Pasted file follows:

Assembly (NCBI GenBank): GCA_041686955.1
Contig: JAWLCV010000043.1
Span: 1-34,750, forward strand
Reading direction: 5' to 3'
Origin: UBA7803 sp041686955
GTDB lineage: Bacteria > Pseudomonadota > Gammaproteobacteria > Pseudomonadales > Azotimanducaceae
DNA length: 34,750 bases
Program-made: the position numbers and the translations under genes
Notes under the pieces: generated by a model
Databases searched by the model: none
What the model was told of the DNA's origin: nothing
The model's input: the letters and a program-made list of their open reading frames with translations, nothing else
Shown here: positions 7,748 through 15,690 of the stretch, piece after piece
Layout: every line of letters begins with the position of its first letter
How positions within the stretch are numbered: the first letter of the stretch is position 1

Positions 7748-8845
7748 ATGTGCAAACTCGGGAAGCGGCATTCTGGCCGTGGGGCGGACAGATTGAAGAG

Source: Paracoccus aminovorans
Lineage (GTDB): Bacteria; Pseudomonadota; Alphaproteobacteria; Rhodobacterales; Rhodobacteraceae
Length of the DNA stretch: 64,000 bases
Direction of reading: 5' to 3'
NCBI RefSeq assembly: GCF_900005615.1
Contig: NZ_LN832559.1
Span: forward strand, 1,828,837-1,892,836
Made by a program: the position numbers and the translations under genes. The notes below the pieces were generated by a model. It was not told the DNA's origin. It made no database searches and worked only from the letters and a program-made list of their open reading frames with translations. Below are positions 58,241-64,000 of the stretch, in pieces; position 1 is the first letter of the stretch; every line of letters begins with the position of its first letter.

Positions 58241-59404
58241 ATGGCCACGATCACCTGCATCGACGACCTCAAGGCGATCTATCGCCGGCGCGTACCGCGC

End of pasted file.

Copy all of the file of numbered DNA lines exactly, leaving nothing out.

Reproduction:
Assembly (NCBI GenBank): GCA_041686955.1
Contig: JAWLCV010000043.1
Span: 1-34,750, forward strand
Reading direction: 5' to 3'
Origin: UBA7803 sp041686955
GTDB lineage: Bacteria > Pseudomonadota > Gammaproteobacteria > Pseudomonadales > Azotimanducaceae
DNA length: 34,750 bases
Program-made: the position numbers and the translations under genes
Notes under the pieces: generated by a model
Databases searched by the model: none
What the model was told of the DNA's origin: nothing
The model's input: the letters and a program-made list of their open reading frames with translations, nothing else
Shown here: positions 7,748 through 15,690 of the stretch, piece after piece
Layout: every line of letters begins with the position of its first letter
How positions within the stretch are numbered: the first letter of the stretch is position 1

Positions 7748-8845
7748 ATGTGCAAACTCGGGAAGCGGCATTCTGGCCGTGGGGCGGACAGATTGAAGAG

Source: Paracoccus aminovorans
Lineage (GTDB): Bacteria; Pseudomonadota; Alphaproteobacteria; Rhodobacterales; Rhodobacteraceae
Length of the DNA stretch: 64,000 bases
Direction of reading: 5' to 3'
NCBI RefSeq assembly: GCF_900005615.1
Contig: NZ_LN832559.1
Span: forward strand, 1,828,837-1,892,836
Made by a program: the position numbers and the translations under genes. The notes below the pieces were generated by a model. It was not told the DNA's origin. It made no database searches and worked only from the letters and a program-made list of their open reading frames with translations. Below are positions 58,241-64,000 of the stretch, in pieces; position 1 is the first letter of the stretch; every line of letters begins with the position of its first letter.

Positions 58241-59404
58241 ATGGCCACGATCACCTGCATCGACGACCTCAAGGCGATCTATCGCCGGCGCGTACCGCGC